This Decadent Flourless Chocolate Cake Pairs Perfectly with Port and Port-Style Wines
From a 1995 recipe by Zacchoreli Frescobaldi-Grimaldi. Served with a Thurston Wolfe Touriga Nacional Port at Dan’s “Big, Bold Red Wines” wine class at Bellingham Technical College.
Anyone who loves chocolate will love flourless chocolate cake. I’m sure that this type of formula has been around for ages, but the flourless chocolate cake enjoyed maximum popularity in the early 1980’s. When I was younger, I would eat an entire wheel of this cake whilst doing homework. Now, one slice is more than enough to satisfy my chocolate cravings. As with most pastries and confections, a secret to success is technique. You may not get the results you want with the first try, so just keep making this dessert and eventually you will master it.
1 10 inch false bottom cake pan
Hotel pan or roasting pan to make a Bain-Marie
Small balloon whisk
Electric mixer, with balloon whisk
7 ounces unsweetened dark chocolate
6 ounces sweet dark chocolate
2 tablespoons dark chocolate powder, or ground Mexican chocolate
½ teaspoon fresh ground black pepper
9 ounces unsalted butter, room temperature
¾ cup water
6 ounces castor sugar
1 teaspoon vanilla
2 tablespoons Remy Martin
3 ounces castor sugar
1. Preheat oven to 350.
2. Line the bottom and side of the cake pan with parchment, wrap the bottom up to the outside rim of the cake pan with aluminum foil to make it water-tight, place the prepared cake pan in the roasting pan and set aside until needed.
3. Set the teapot to boil and reduce heat to simmer until needed.
4. Dissolve the 6 ounces of sugar in the water and bring to a boil.
5. Reduce the heat to very low, and add the chocolate in three or four small batches. Whisk after each addition until the chocolate is completely melted.
6. Remove the pot from the burner, and incorporate the butter whisking until completely blended.
7. Whisk in the vanilla, Remy Martin and black pepper, set aside until needed. The black pepper activates taste receptors across the tongue, allowing your guests to enjoy more of the subtle chocolate flavors.
8. Add all six eggs to the bowl of the mixer, and whisk at high speed and add sugar a tablespoon at a time. Whisk for three minutes. Do not over-whisk as you will get a dry crumbly cake that will be the embarrassment of your family for generations to come.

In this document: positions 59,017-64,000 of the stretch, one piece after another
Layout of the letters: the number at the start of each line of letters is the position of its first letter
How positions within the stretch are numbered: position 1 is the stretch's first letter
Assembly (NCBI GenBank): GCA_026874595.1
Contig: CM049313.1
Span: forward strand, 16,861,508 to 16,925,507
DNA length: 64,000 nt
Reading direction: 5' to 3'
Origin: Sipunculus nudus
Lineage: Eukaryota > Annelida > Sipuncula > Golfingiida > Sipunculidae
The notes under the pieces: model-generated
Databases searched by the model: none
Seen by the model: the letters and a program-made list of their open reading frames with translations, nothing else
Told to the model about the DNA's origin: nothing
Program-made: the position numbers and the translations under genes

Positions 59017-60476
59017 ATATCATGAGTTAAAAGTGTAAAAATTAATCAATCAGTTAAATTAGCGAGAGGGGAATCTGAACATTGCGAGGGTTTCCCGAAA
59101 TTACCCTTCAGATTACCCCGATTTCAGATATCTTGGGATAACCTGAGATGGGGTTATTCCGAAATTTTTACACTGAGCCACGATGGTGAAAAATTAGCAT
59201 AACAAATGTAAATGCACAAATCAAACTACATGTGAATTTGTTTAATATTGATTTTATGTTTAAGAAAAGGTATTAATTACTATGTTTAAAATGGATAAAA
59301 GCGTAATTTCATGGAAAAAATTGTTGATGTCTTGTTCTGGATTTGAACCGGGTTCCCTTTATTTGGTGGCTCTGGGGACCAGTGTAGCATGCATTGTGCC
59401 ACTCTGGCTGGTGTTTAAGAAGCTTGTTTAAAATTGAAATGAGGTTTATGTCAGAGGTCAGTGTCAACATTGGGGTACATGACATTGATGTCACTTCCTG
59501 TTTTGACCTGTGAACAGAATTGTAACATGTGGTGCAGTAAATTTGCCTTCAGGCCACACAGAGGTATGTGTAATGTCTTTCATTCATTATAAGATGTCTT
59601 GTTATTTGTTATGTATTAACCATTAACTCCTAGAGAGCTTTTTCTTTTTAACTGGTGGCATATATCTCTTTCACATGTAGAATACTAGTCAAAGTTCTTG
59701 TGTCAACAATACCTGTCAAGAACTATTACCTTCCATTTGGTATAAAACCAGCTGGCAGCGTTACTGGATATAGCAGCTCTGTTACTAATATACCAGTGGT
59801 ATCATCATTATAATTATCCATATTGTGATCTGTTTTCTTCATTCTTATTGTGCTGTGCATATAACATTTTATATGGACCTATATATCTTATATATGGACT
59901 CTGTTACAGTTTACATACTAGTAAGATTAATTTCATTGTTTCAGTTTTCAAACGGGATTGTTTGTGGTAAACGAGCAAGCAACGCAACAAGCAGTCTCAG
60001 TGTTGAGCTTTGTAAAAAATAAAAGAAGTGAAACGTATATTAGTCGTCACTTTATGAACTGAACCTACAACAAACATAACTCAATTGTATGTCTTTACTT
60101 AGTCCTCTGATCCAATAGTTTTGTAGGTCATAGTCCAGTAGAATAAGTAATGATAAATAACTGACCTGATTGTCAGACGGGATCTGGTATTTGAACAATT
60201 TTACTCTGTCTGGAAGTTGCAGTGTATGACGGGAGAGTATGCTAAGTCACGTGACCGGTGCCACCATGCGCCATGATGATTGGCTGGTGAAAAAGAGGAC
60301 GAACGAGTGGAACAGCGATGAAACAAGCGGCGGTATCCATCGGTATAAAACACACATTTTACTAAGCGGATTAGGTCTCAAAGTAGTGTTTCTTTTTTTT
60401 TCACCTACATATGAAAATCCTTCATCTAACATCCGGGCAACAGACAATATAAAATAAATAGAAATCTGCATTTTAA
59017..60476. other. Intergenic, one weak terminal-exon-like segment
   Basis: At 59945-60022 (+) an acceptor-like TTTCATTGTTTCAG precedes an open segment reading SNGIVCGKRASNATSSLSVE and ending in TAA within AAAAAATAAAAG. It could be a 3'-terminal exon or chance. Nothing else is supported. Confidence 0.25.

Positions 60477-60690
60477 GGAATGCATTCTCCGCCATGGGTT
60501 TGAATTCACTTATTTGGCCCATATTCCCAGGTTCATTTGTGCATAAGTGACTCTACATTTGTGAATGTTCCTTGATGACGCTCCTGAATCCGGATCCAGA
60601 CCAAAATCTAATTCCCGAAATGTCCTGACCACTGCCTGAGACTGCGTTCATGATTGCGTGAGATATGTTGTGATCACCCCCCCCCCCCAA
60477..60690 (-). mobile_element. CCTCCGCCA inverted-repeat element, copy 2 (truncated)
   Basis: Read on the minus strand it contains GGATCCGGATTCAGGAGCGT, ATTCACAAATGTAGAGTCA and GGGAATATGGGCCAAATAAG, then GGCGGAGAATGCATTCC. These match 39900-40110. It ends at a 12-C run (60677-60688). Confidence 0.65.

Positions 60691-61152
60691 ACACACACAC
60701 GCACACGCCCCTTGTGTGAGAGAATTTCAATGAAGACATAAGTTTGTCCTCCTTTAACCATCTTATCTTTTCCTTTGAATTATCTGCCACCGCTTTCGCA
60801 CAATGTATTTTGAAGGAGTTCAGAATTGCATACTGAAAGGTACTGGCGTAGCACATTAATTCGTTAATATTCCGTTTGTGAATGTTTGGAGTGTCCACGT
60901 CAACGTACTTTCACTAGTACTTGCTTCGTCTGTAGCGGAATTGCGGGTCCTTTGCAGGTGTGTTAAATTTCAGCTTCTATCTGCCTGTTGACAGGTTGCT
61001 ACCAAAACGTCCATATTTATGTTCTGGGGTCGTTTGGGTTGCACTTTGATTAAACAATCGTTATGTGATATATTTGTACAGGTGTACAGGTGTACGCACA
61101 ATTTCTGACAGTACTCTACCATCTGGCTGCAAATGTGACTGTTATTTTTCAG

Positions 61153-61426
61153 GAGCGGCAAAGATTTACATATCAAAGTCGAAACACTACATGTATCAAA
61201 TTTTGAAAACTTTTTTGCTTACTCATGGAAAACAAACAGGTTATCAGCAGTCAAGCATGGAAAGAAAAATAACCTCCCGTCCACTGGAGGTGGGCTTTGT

9. By now the chocolate mixture should be warm, not hot. Gently fold the chocolate into the egg sponge in three additions. These three additions are important because you want to preserve the fluffy texture of the egg sponge.
10. Gently pour the cake batter into the prepared cake pan. Place the Bain-Marie on the middle rack of your oven, then pour the hot water from the tea pot into the roasting pan to come up to the middle of the cake pan. The Bain-Marie assures even cooking.
11. Bake for 40 to 50 minutes. Around the circumference of the top, the cake will crack a bit, this is normal. You’ll know the cake is done when the top of the cake feels firm, not sticky and an inserted skewer is removed with a film of chocolate, not heavily covered like an oil dipstick from your car’s engine.
12. Before you can unmold the cake, you need to let it set completely. Refrigerate overnight, then remove the cake from the false bottom pan, peel off the parchment from the sides, then invert the cake on to a plate. Remove the bottom of the cake pan, and then gently peel off the parchment from the cake.
13. Slice with a hot, dry knife when the cake is at room temperature. To get a clean smooth side on each sliced piece, slice the cake when it is cold, then allow it to come to room temperature before serving. Garnish with confectioners’ sugar, whip cream or raspberry sauce.